A lawyer from Fairfax is the first immigrant from Latin America to be named a circuit court judge in Virginia, following his appointment by the General Assembly last week.

David Bernhard, 54, who was born in El Salvador and sought asylum in the United States before launching a 30-plus-year legal career, will sit on the Fairfax County Circuit Court beginning July 1. He will be joined by Fairfax lawyer David A. Oblon, who was also selected for the court.

Bernhard, who has a firm in Falls Church, has practiced law in a range of areas, including criminal, immigration and personal-injury cases. He is particularly focused on serving low-income Latino clients.

“He’s uniquely in touch with people who are new to our country and new to Virginia,” said state Sen. Scott A. Surovell (D-Fairfax), who backed Bernhard. “In a jurisdiction that’s as large and diverse as Fairfax, it’s important to have diversity on the bench.”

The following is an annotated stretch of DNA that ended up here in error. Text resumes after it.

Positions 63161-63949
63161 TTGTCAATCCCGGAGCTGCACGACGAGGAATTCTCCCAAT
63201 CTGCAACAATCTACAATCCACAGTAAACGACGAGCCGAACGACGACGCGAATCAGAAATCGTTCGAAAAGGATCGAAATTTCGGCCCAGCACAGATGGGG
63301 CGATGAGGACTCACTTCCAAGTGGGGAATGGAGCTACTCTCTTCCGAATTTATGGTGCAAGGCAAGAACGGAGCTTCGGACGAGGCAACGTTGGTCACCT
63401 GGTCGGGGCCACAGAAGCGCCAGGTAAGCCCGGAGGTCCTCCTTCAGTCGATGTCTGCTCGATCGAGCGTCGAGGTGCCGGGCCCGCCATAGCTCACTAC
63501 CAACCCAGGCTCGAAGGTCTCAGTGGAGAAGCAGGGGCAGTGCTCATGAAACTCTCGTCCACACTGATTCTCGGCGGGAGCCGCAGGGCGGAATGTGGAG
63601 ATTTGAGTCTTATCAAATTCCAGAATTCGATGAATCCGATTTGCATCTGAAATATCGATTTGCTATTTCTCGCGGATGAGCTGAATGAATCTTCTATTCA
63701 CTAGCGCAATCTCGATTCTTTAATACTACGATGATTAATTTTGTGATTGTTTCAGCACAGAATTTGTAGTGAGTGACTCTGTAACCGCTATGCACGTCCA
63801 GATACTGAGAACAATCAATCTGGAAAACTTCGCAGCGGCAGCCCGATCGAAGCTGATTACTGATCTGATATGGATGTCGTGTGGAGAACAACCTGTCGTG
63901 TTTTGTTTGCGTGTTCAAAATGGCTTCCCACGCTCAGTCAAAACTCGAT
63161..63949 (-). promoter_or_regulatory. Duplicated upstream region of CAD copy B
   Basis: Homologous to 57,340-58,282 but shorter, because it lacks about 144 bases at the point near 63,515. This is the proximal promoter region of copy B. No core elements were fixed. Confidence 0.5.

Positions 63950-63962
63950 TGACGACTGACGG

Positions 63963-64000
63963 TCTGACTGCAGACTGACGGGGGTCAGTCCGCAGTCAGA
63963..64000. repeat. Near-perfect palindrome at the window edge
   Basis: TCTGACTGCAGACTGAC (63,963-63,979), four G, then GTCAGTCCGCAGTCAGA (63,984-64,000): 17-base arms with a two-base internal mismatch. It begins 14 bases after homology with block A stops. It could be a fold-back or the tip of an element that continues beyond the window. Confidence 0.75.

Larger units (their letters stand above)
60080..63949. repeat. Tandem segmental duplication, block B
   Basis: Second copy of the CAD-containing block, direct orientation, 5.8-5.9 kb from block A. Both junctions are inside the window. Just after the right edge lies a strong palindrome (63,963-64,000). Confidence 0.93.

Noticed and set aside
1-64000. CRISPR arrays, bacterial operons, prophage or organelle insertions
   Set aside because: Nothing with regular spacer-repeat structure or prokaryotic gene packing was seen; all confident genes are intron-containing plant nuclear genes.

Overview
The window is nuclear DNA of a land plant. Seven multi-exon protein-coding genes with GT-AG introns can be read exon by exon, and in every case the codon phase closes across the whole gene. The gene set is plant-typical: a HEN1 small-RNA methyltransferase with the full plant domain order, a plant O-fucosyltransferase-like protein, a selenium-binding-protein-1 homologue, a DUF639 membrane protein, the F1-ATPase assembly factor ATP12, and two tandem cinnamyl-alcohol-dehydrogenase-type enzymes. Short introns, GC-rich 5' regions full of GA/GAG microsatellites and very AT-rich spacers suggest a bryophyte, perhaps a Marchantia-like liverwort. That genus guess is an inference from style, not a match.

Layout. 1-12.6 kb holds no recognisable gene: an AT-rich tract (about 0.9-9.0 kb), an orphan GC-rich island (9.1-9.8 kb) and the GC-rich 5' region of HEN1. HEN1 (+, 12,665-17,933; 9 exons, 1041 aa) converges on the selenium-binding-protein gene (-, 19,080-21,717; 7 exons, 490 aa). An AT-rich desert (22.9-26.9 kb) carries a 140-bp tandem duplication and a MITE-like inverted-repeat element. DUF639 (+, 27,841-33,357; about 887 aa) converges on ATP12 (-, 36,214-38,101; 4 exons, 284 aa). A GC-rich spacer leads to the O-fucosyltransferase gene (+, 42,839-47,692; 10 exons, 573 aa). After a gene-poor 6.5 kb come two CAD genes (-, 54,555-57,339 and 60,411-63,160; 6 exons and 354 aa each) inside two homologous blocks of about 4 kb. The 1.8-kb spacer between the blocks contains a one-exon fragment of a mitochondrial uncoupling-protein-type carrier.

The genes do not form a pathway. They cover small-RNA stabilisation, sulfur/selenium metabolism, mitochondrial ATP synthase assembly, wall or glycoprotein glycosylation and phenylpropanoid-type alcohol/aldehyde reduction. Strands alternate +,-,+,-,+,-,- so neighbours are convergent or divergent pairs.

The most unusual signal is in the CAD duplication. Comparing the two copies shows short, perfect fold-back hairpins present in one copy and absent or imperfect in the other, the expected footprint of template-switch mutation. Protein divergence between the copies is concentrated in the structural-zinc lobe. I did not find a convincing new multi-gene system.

Surovell and others have pushed for more diversity among Northern Virginia judges and prosecutors. Fairfax County Circuit Court has no African American or Latino judges, and its first Asian American judge was appointed in 2013. Virginia has had only a handful of Hispanic circuit court judges in its history.

Bernhard said he sought asylum in the United States in the late 1970s after his father was nearly kidnapped in El Salvador because of his diplomatic work as the honorary consul of Israel there.

Bernhard said he handled his own asylum case while pursuing his studies in the United States. Bernhard got a bachelor’s degree from Brandeis University and a law degree from Washington University in St. Louis.

Surovell said Bernhard has a reputation as a top lawyer in Fairfax County. He said Bernhard has also selflessly devoted himself to helping other lawyers, pointing out the Internet mailing list he runs with hundreds of subscribers among the local legal community.

“I want to be a circuit court judge to do things right,” Bernhard said.